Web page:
WELF 7031 Theories and Knowledges for Social Work

Credit Points 10

Legacy Code 102743

Coordinator Rimple Mehta Opens in new window

Description This subject explores different strands of social theory and their relevance for contemporary social work practice, both in the context of Western Sydney, and also globally. The heritage of the European Enlightenment will be critically examined as providing the basic paradigm for the construction of 'social theory' and also of social work knowledge and practice. The contribution of the humanities, as providing space for creativity and inspiration as well as insight, will also be considered. The limitations as well as the positives of Western epistemologies will be explored, and alternatives such as Southern Theory, Indigenous knowledges, critical theory, and 'new paradigm' thinking will be evaluated.

School Social Sciences

Discipline Social Work

Student Contribution Band HECS Band 4 10cp

Check your fees via the Fees page.

Level Postgraduate Coursework Level 7 subject


Students must be enrolled in program 1792 Master of Social Work (Qulaifying)

Learning Outcomes

On successful completion of this subject, students should be able to:

  1. Critically evaluate the range of theories used by social workers, their strengths and their limitations.
  2. Demonstrate an understanding through a critique of the Enlightenment heritage of social work, and its epistemological assumptions.
  3. Examine and evaluate the relevance of alternative epistemologies for social work, especially in relation to indigenisation and decolonisation.
  4. Identify ways in which the humanities and the creative arts can be incorporated into social work knowledge.
  5. Demonstrate how these alternative epistemologies can be contextualised for practice in culturally diverse communities.

Subject Content

  1. Theory for practice: theories that social workers use
  2. The relationship between knowledge, theory and practice
  3. Paradigms of social theory: positivist, interpretive, critical and postmodern
  4. The Western Enlightenment tradition: strengths and limitations
  5. Social work's Enlightenment heritage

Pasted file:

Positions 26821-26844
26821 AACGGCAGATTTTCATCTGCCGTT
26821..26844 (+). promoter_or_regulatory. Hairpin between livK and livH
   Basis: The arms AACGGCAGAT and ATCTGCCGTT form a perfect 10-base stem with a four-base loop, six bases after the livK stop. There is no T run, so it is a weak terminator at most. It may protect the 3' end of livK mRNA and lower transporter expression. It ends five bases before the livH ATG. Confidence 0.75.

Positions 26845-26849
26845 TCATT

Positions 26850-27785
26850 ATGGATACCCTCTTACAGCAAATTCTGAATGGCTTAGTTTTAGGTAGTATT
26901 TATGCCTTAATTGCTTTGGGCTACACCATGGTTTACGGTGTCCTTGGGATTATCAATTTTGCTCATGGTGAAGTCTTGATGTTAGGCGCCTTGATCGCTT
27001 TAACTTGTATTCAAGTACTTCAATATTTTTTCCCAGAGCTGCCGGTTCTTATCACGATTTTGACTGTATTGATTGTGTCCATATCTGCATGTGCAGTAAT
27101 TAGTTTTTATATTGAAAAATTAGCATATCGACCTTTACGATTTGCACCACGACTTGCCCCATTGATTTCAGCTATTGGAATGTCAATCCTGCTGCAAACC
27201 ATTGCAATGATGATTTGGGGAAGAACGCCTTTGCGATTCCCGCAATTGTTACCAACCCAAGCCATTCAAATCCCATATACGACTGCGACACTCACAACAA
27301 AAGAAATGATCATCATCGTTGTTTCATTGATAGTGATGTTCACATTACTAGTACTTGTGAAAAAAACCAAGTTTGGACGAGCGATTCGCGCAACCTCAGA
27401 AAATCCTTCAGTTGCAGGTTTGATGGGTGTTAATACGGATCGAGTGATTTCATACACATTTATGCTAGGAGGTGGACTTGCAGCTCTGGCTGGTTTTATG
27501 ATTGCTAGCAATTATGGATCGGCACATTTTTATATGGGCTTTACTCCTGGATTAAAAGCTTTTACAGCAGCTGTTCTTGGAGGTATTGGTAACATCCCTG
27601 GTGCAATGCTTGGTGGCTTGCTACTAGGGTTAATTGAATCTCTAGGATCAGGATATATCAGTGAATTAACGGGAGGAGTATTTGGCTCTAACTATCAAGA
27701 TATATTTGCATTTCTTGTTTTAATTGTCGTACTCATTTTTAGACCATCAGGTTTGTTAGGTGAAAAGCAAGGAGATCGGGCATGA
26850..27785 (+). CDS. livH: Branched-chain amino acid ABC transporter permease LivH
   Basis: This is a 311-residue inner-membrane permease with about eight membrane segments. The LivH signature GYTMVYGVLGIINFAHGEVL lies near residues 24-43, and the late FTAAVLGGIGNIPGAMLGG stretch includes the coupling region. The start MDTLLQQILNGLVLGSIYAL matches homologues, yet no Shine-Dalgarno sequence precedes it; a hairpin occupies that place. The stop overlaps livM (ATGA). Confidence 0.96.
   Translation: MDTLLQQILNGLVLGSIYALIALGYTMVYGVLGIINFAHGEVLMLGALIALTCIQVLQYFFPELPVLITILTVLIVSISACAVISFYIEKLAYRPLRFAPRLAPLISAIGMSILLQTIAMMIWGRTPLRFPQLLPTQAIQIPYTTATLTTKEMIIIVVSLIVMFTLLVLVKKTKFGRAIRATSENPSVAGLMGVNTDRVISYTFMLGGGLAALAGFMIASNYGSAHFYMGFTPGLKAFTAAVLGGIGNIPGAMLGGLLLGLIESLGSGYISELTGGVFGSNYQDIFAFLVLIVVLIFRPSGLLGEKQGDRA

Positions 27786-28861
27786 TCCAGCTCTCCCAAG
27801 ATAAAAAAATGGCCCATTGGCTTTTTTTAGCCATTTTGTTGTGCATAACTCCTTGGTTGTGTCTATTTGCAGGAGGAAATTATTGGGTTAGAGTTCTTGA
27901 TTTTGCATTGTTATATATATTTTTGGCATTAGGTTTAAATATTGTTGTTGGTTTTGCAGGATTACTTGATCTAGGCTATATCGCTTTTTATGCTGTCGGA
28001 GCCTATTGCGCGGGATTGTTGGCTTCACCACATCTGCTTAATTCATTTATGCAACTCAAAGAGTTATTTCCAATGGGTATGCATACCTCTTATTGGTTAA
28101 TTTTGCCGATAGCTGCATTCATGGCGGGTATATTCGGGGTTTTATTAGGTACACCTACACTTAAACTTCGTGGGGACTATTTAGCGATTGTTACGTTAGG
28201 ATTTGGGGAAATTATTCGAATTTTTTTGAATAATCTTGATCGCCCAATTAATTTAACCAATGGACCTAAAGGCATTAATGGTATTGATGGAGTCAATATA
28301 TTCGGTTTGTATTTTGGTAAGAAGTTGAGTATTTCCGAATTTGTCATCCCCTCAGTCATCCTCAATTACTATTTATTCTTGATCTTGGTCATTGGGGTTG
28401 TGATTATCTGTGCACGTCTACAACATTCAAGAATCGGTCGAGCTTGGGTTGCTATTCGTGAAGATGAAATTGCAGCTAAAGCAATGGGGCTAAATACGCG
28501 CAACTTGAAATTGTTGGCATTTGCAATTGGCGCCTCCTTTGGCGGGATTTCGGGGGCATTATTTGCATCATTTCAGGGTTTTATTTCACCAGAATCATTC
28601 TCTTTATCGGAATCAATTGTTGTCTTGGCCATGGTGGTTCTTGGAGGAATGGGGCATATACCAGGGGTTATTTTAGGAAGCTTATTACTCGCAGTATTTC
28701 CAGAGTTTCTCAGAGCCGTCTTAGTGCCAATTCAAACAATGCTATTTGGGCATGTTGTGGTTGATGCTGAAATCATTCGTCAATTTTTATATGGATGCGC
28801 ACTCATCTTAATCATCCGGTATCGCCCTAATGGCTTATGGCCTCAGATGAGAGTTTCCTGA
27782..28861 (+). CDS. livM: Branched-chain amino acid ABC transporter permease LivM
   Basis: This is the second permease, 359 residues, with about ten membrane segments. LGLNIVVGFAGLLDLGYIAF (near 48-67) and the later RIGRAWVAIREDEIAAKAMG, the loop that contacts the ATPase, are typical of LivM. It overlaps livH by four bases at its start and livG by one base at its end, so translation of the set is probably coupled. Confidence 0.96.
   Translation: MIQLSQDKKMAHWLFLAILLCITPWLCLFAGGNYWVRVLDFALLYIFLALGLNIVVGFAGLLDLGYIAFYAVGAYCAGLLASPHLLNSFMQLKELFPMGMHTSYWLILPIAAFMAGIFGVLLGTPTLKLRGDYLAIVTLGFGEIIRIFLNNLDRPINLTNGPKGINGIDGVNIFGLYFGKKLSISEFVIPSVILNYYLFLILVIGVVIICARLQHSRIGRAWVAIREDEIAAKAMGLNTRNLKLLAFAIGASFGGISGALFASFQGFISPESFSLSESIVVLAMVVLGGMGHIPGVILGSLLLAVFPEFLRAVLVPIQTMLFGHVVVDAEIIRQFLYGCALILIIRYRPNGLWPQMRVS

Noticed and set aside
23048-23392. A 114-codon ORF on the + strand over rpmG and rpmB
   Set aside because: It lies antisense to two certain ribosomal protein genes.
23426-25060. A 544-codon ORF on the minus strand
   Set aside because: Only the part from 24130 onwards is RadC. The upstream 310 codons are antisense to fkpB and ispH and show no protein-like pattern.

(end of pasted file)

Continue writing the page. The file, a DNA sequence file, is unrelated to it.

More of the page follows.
6. Alternative epistemologies
  7. Indigenisation and decolonisation of social work knowledge
  8. The humanities and social work: history, philosophy, literature
  9. Creativity, the arts and social work
  10. Contextualising social work knowledge in culturally diverse communities


The following table summarises the standard assessment tasks for this subject. Please note this is a guide only. Assessment tasks are regularly updated, where there is a difference your Learning Guide takes precedence.

Type Length Percent Threshold Individual/Group Task
Essay 1,500 Words 40 N Individual
Presentation 15 mins 30 N Group
Essay 750 words 30 N Individual

Prescribed Texts

  • Gray, M., and Webb, S.A. (2013). Social Work Theoriesand Methods, London: Sage.     
  • Harms, L & Connolly M. (2023) Social Work: From Theory to Practice, 4th Edition, Cambridge: Cambridge University Press 
  • Ife, J., Mehta, R., & Tusasiirwe, S. (2024) Re-imagining Social Work: Towards Creative Practice, Cambridge: Cambridge University Press
  • Morley, C., Ablett, P., Noble, C., andCowden, S. (eds) (2019). The RoutledgeHandbook of Critical Pedagogies for Social Work, Routledge.    
  • Munford, R. (2019). New Theories for Social Work Practice,Jessica Kingsley.     
  • Thorpe, C. (2017). SocialTheory for Social Work: Ideas and applications, London: Taylor and Francis.     

Teaching Periods

Autumn (2024)

Parramatta City - Macquarie St


Subject Contact Rimple Mehta Opens in new window

View timetable Opens in new window